Update 2013: A new window system called Wayland is starting to become usable, and many distributions have said they will at some point migrate to it, though there is still no clear schedule. This system is based on OpenGL/ES API, which means that in the future OpenGL will be the "native GUI API" in Linux. Work is being done to port GTK+ and QT to Wayland, so that current popular applications and desktop systems would need minimal changes. The applications that cannot be ported will be supported through an X11 server, much like OS X supports X11 apps through Xquartz. The GTK+ port is expected to be finished within a year, while Qt 5 already has complete Wayland support.

To further complicate matters, Ubuntu has announced they are developing a new system called Mir because of problems they perceive with Wayland. This window system is also based on the OpenGL/ES API.

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Spot on - excellent response! IMHO... – paulsm4 Oct 3 '12 at 21:43
+1. Since when does an operating system have to have a GUI, implying that if it doesn't it's not an OS? Nonsense. – David Hammen Oct 3 '12 at 22:32
Even Windows was originally just a program that ran on top of DOS. – dan04 Oct 4 '12 at 3:54
@DavidHammen It's obvious. Every OS needs a GUI because otherwise you can't hook up your mouse to your NAT router, and a NAT router without mouse support is obviously useless. (irony) – Michael Kjörling Oct 4 '12 at 9:12
@ChrisThompson - hmm... maybe I'm too old but I've never thought of a GUI as a core part of an OS. And I've never thought of an OS without a GUI as simply being "a conglomeration of components from different vendors, etc." But hey maybe things have moved on since I formed my opinion of what constituted an OS :) – George Hawkins Oct 4 '12 at 16:46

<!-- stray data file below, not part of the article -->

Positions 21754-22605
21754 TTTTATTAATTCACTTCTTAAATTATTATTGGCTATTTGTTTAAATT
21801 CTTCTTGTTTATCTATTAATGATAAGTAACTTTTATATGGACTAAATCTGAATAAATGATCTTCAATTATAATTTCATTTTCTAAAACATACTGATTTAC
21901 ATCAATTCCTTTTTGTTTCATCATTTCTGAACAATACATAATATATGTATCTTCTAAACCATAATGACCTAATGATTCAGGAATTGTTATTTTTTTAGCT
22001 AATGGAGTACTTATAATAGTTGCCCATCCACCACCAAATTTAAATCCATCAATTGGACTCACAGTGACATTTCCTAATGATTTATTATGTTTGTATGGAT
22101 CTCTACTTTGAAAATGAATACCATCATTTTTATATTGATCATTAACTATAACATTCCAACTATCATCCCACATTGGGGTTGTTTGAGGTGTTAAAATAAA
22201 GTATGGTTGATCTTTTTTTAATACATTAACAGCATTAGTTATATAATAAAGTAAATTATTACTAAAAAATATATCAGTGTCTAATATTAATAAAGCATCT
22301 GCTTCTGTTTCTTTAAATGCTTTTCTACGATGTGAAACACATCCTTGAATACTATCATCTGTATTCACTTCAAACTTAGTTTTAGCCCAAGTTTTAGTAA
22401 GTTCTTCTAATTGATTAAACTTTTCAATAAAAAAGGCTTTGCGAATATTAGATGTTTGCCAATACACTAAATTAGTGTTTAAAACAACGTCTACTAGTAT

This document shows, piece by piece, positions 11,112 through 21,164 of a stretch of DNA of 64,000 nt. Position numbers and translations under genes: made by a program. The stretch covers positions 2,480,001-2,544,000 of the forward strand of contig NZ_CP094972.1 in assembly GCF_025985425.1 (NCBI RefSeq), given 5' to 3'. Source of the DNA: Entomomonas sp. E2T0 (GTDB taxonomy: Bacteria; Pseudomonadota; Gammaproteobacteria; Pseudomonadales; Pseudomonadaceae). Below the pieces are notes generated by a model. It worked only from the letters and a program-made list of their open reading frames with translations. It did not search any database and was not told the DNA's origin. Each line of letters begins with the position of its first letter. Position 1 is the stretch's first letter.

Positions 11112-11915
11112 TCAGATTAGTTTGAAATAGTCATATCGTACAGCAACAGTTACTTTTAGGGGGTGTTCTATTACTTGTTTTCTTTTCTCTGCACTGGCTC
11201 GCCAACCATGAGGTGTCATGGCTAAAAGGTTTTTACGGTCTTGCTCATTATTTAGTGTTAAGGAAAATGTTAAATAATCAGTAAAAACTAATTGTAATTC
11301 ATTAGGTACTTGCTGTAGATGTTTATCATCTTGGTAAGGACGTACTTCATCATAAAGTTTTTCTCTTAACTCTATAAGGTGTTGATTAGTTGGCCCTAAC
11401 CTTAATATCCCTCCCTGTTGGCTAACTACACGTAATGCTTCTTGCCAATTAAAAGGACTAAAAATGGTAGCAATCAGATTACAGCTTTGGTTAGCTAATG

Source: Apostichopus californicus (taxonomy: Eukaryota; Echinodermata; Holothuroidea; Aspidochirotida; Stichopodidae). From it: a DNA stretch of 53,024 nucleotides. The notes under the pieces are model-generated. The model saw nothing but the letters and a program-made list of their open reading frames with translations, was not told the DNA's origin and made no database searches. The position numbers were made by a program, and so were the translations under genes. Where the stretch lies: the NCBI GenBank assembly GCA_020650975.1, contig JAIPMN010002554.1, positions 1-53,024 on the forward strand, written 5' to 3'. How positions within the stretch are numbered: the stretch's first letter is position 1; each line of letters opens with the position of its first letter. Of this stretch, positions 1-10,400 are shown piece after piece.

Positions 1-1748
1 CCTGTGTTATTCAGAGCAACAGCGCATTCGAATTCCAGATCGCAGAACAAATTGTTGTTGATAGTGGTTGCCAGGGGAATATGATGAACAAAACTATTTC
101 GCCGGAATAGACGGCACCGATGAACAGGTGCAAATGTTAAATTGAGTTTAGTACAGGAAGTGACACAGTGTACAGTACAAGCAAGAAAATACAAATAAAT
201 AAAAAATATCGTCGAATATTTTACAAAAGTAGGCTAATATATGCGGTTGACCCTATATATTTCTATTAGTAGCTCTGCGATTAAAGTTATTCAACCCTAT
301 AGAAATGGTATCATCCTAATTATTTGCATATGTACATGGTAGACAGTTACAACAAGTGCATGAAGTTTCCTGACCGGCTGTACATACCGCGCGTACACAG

Linux is a kernel, not a full operating system. There are different windowing systems and gui's that run on top of Linux to provide windowing. Typically X11 is the windowing system used by Linux distros.

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They are built on top of it. X11 is the server, while KDE, Gnome etc. are desktop managers, providing higher level APIs, common window layouts etc. – Mark Oct 3 '12 at 21:35
X11 is the actual low level layer that handles all of this stuff and handles drawing to screen etc (and communicates with graphics drivers). Gnome/KDE then control X11. That's about it at a high level and ignoring a billion and one details. – slugonamission Oct 3 '12 at 21:36
thanks. one more question: wikipedia explains that X11 "creates a hardware abstraction layer where software is written to use a generalized set of commands, allowing for device independence and reuse of programs on any computer that implements X." my question is: why does X11 provide hardware interaction (HAL), should the Linux Kernel provide that and X11 operate on top of the Kernel? In other words, why is X11 reaching to hardware devices when the Kernel should be its proxy? – amphibient Oct 3 '12 at 21:45
I think in this case HAL is an incorrectly used term. Really what they're saying is X11 provides a system-independent means to display windows. There are versions of X11 for Darwin (Mac OS - that's actually more complicated now with Mountain Lion...), MS Windows and Linux. – Chris Thompson Oct 3 '12 at 22:09